Hurtling through the sky to a landing as delicate as any ballerina's, the 100-ton spaceship Columbia met with success and throngs of enthusiastic people after its maiden flight in April 1981. The thousands gathered in the Mojave Desert were caught up in the noisy drama of the moment: They were screaming, clapping and cheering for the spaceship, the men aboard, the country that had brought the whole thing to a roaring success.
It all comes back to jubilant life in "Hail, Columbia!" opening this Friday at the National Air and Space Museum. Tracing the first flight of the shuttle from pre-launch preparations through flight to landing, the IMAX film, projected on the five-story screen of the Samuel P. Langley Theater, winds itself through the audience; the room becomes the Houston control center, the launching pad, the landing strip. John Young and Robert Crippen are no longer names in the newspaper, they're friends and you're watching them, bigger than life, as they practice procedures on earth, talk about their mission, conduct experiments in space.
The curious thing about this celebration of America's space-shuttle success is that the film was made in Canada. As it turns out, we can put men on the moon but we don't have the technology to do what IMAX, of Canada, can do with its unique system of cameras and lights. In fact, there are only 20 screens and planetaria in America on which IMAX films can be shown.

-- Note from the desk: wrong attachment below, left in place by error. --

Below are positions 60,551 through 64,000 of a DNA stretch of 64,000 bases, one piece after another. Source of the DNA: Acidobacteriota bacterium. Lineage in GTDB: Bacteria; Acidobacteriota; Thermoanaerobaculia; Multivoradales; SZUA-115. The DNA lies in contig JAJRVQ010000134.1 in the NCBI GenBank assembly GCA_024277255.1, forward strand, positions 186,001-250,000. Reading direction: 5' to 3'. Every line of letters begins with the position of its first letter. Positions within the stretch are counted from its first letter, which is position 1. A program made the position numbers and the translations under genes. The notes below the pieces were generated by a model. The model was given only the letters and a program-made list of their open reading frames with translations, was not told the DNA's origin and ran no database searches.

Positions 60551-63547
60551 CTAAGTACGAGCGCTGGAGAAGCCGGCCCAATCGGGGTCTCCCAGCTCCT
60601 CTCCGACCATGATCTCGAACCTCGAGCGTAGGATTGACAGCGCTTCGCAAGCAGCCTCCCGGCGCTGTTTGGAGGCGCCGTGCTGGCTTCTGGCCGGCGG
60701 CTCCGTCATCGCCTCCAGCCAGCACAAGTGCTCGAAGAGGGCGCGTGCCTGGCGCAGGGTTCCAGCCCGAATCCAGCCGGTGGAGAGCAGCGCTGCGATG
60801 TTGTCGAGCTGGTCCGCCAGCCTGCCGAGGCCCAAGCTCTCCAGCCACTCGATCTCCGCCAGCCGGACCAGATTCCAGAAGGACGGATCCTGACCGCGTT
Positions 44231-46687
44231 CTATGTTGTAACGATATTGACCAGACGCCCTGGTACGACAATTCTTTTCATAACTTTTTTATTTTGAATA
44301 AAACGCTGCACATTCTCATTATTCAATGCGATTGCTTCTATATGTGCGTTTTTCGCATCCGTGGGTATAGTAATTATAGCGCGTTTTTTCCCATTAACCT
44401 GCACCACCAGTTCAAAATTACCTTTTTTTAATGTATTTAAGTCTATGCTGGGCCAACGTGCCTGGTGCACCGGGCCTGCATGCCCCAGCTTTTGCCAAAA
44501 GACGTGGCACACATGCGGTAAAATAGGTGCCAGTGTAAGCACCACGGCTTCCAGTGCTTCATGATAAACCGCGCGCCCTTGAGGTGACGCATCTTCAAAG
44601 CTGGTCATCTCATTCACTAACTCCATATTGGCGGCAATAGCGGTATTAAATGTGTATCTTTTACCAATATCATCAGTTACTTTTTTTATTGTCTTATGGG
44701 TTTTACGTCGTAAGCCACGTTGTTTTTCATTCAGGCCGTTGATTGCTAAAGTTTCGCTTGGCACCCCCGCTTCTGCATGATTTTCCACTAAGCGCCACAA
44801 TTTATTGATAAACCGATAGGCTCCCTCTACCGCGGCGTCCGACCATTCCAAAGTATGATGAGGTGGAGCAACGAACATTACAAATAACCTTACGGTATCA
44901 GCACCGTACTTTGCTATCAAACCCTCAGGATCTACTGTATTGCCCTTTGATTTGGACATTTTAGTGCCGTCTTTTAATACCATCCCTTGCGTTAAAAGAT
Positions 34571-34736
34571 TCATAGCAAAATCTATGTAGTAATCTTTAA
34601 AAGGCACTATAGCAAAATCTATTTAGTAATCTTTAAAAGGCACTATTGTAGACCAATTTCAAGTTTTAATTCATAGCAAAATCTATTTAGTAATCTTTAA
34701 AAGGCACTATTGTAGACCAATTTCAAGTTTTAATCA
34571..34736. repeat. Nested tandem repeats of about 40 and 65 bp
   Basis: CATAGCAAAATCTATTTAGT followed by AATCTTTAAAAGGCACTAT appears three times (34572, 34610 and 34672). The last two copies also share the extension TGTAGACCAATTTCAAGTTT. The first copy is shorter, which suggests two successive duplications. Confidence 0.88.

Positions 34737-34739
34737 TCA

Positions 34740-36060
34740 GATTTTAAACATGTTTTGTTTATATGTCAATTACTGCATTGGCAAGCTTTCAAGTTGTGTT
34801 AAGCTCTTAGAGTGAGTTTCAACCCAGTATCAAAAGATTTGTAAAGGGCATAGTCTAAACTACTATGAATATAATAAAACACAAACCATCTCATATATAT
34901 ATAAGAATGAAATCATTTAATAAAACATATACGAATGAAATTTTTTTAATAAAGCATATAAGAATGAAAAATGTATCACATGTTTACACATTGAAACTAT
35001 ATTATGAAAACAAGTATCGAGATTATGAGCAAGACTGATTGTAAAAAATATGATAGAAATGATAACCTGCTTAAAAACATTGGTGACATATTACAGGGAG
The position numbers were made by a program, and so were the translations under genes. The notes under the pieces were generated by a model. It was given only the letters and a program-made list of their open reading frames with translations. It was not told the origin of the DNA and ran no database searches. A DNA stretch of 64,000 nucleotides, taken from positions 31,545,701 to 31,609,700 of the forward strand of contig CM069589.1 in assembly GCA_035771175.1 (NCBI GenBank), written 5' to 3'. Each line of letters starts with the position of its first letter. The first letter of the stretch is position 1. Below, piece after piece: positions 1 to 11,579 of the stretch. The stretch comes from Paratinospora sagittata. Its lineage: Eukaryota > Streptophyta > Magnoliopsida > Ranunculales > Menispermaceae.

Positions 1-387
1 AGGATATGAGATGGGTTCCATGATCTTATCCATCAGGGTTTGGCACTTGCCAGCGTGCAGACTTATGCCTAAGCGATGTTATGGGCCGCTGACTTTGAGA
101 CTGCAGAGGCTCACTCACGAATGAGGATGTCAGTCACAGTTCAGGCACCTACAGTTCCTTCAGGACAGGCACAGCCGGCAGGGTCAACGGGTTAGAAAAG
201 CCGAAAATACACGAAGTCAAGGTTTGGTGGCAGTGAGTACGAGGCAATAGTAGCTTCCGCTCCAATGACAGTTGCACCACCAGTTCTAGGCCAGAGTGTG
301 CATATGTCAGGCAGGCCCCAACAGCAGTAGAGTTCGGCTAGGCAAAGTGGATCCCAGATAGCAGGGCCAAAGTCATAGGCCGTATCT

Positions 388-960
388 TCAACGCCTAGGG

But the triumph of the moment is nonetheless purely American: The people in the crowd are wiping tears from their faces and so are some people in the audience. In fact, at one viewing, a little boy in his chair couldn't help but give a loud "Yahoo!" along with the folks on the screen as the spaceship thunders back home.
"Silent Sky" rounds out the IMAX festival, also taking the viewer into the air, this time with sailplanes soaring over California and background music to glide by. While the camera work is fantastic and the scenery grand, 18 minutes of twisting and turning is enough to make you a little giddy.
Both show Fridays, Saturdays and Sundays at 6, 7:30 and 9. Tickets are $3, $2 for children, students and those over 65. Shows daily December 26 through January 2.